Cloud software giant Salesforce.com, Inc. (CRM) beat earnings estimates for the 13th consecutive quarter on May 28. The stock traded as high as $184.80 that day and then slumped to $167 on June 5. Salesforce stock is trading between its annual pivot at $167.49 and its quarterly and monthly pivots at $181.82 and $182.72, respectively.
The stock closed Tuesday, June 9, at $174.56, up 7.3% year to date and in bull market territory at 51.4% above its March 18 low of $115.29. Salesforce stock is also in correction territory at 10.8% below its all-time intraday high of $195.72 set on Feb. 20. Salesforce is not cheap, with a P/E ratio of 214.67, and the company does not offer a dividend, according to Macrotrends. This stock is not for value investors.
The daily chart for Salesforce
The daily chart for Salesforce shows that the stock moved sideways around its 200-day simple moving average until Dec. 20. Then the stock regained momentum, which led the stock to its all-time high of $195.72 set on Feb. 20.
As 2020 began, Salesforce stock moved above its semiannual pivot at $163.17, and its annual pivot was penetrated and held on Jan. 6. This was a second reason for the stock to go to its Feb. 20 high.
The stock then fell in a 41% crash to its March 18 low of $115.29. Salesforce fell below its 50-day simple moving average on Feb. 26, held its semiannual pivot at $163.17 on Feb. 28, and then failed to hold this level on March 6.
Failure to hold its 200-day simple moving average on March 11 led to the March 18 low of $115.29. On the rebound, the stock returned to its 200-day simple moving average on April 17. On May 7, the stock moved back above the semiannual and annual pivots at $163.17 and $167.49, respectively. The trading range between $167.49/$163.17 and $181.82/$182.72 has been in play since May 7.
The weekly chart for Salesforce
The weekly chart for Salesforce is positive, with the stock above its five-week modified moving average at $171.00. The stock is well above its 200-week simple moving average, or reversion to the mean, at $125.90.
The 12 x 3 x 3 weekly slow stochastic reading is projected to rise to 79.99 this week, up from 76.33 on June 5. During the week of Jan. 31, this reading was above 90.00 in an inflating parabolic bubble formation. Bubbles almost always pop, and this one popped with the decline to the March 18 low.
Trading strategy: Buy Salesforce stock on weakness to its annual and semiannual pivots at $167.49 and $163.17. Reduce holdings on strength to quarterly and monthly pivots at $181.82 and $182.72.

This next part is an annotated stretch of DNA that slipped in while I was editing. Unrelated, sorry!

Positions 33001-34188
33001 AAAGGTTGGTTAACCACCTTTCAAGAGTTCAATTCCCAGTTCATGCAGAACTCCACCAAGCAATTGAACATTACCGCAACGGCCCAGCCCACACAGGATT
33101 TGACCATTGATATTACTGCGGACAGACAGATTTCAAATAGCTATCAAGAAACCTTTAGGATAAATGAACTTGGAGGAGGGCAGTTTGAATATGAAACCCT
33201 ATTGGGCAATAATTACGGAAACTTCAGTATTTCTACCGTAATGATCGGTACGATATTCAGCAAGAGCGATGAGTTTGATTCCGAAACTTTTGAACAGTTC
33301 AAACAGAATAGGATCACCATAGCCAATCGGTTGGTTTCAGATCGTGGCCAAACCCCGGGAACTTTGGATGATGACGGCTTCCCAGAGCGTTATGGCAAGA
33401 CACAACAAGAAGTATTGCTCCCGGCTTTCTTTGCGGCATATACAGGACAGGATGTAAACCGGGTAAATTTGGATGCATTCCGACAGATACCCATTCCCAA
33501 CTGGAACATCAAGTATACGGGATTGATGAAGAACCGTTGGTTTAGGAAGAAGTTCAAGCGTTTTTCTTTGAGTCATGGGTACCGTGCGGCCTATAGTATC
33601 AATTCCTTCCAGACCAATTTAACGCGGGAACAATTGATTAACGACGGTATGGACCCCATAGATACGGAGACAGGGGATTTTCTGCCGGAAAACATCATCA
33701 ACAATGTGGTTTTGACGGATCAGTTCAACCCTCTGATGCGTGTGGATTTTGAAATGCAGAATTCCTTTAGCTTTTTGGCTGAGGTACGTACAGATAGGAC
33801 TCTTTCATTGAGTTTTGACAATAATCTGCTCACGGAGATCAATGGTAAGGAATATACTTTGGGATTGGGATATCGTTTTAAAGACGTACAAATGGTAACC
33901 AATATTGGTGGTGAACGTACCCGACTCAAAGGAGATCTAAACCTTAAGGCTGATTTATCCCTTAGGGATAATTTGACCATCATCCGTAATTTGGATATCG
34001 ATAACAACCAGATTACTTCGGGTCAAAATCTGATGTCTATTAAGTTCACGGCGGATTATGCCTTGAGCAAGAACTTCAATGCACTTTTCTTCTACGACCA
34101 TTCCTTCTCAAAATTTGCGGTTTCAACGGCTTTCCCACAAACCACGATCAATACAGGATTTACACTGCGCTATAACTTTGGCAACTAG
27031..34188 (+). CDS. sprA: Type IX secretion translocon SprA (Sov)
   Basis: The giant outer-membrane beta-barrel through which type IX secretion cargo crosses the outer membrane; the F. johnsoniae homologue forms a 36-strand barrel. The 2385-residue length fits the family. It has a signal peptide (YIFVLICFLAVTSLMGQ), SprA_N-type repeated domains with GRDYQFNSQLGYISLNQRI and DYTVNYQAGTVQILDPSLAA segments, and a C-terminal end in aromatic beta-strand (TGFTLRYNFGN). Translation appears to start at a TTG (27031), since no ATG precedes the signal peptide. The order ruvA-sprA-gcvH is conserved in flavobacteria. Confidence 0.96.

How to use my value levels and risky levels: The stock's closing price on Dec. 31, 2019, was an input to my proprietary analytics. Semiannual and annual levels remain on the charts. Each calculation uses the last nine closes in these time horizons.
The second quarter 2020 level was established based upon the March 31 close, and the monthly level for June was established based upon the May 29 close. New weekly levels are calculated after the end of each week, while new quarterly levels occur at the end of each quarter. Semiannual levels are updated at mid-year, and annual levels are in play all year long.
My theory is that nine years of volatility between closes are enough to assume that all possible bullish or bearish events for the stock are factored in. To capture share price volatility, investors should buy shares on weakness to a value level and reduce holdings on strength to a risky level. A pivot is a value level or risky level that was violated within its time horizon. Pivots act as magnets that have a high probability of being tested again before their time horizon expires.
How to use 12 x 3 x 3 weekly slow stochastic readings: My choice of using 12 x 3 x 3 weekly slow stochastic readings was based upon backtesting many methods of reading share-price momentum with the objective of finding the combination that resulted in the fewest false signals. I did this following the stock market crash of 1987, so I have been happy with the results for more than 30 years.
The stochastic reading covers the last 12 weeks of highs, lows, and closes for the stock. There is a raw calculation of the differences between the highest high and the lowest low versus the closes. These levels are modified to a fast reading and a slow reading, and I found that the slow reading worked the best.
The stochastic reading scales between 00.00 and 100.00, with readings above 80.00 considered overbought and readings below 20.00 considered oversold. A reading above 90.00 is considered an "inflating parabolic bubble" formation, which is typically followed by a decline of 10% to 20% over the next three to five months. A reading below 10.00 is considered "too cheap to ignore," which is typically followed by gains of 10% to 20% over the next three to five months.
Disclosure: The author has no positions in any stocks mentioned and no plans to initiate any positions within the next 72 hours.